For those of you who might be following us from outside Canada, let me begin by pointing out that Monday is Thanksgiving (or, as you might prefer to call it, ‘Canadian Thanksgiving’). This means that I will be spending the weekend back in Montreal – I’m writing this from the train, homeward bound – hanging with family, cooking, and watching the Habs open their new season. So you’ll forgive me if the mood of this post is a bit lighter than usual. I’m far too content right now to play the serious academic.
While it may be suggested, under the manifold and ever-shifting definitions of religion within academia, that environmentalism is already a tradition bearing many of the attributes associated with differing forms of religious belief, it is worth differentiating between such an outside assessment and an internal identification on the part of an individual, group, or movement. In Bron Taylor’s Dark Green Religion, various forms of established thought with regard to environmental ethics are brought together in a way which suggests that they are key elements of a religious movement in and of itself. For Taylor, to be “Dark Green” is not simply to infuse pre-existing foundational tenets of belief with environmental significance, it is to be a member of a fresh (albeit deeply rooted) religious tradition and community.
Religious Expressions of Environmental Resistance in an Increasingly Globalized and Complex World: To What End are we Defining a New Religion? – Simon Appolloni
A recent court ruling in the UK underlines an unusual phenomenon that involves both religious expression and environmental resistance, a coupling which, according to some, is on the rise. The judge, who ruled Tim Nicholson, a sustainability manager for a large company, was wrongly dismissed because of his ‘green’ views, granted him the same legal protection against discrimination for his environmental beliefs as that for a religious belief. In pronouncing his decision, the judge wrote, “A belief in man-made climate change, and the alleged resulting moral imperatives, is capable if genuinely held, of being a philosophical belief for the purpose of the 2003 Religion and Belief Regulations.” These regulations are, of course, binding legislation in the UK. When describing both his sentiments and his ‘belief’ to reporters, Nicholson stated:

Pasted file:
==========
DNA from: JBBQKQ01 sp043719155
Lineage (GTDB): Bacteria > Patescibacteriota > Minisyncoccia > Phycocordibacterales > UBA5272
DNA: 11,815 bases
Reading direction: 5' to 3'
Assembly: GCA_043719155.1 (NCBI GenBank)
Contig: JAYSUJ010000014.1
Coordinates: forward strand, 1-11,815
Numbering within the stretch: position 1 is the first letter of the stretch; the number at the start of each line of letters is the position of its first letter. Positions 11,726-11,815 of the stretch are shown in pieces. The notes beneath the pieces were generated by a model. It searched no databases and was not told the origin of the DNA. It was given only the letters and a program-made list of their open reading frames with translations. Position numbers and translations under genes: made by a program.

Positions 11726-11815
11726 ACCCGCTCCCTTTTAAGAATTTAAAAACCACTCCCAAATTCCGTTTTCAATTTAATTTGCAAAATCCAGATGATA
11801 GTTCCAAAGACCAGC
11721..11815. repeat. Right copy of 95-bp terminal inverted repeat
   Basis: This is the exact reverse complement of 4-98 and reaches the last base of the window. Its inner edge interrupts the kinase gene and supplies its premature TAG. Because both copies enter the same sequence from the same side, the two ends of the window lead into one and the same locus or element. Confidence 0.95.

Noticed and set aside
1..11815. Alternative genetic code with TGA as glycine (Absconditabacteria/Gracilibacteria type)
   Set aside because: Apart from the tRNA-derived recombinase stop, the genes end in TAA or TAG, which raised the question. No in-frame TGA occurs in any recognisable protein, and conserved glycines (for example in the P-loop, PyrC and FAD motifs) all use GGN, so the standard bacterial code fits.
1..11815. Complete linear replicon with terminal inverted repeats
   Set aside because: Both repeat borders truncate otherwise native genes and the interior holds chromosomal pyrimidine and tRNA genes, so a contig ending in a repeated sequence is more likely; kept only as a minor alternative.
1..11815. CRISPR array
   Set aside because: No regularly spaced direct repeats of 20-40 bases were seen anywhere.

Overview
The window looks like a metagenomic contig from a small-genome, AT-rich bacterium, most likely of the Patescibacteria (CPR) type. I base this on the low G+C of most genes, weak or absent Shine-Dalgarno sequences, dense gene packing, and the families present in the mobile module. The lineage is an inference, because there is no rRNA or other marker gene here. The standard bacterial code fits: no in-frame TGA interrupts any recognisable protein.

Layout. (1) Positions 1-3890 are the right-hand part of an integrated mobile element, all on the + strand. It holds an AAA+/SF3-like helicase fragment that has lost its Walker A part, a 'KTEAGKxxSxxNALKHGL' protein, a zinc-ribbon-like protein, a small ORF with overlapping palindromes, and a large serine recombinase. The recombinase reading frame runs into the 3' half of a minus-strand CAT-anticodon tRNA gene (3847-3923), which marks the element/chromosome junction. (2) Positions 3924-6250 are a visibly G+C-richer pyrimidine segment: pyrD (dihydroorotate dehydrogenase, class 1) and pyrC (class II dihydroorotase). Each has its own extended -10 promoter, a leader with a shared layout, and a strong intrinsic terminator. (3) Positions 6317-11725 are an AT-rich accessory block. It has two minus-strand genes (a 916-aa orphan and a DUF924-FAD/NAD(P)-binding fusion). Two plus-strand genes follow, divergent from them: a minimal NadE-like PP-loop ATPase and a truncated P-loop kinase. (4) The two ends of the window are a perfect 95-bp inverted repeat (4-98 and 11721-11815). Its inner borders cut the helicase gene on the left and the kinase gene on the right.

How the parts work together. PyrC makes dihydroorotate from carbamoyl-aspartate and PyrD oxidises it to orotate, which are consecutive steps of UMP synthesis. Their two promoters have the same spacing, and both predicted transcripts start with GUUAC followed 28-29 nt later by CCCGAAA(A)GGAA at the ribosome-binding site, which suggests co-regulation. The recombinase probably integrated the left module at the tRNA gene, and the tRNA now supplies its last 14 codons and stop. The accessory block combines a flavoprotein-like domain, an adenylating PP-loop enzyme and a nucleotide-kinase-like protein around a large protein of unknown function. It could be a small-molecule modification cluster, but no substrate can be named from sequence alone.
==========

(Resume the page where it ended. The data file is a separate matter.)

A rabbi, priest, a Buddhist monk and an environmentalist travel to Copenhagen… I know it sounds like the start of a bad joke, but it’s also the basis of an ongoing and critical reflection on the role of religion and the environment.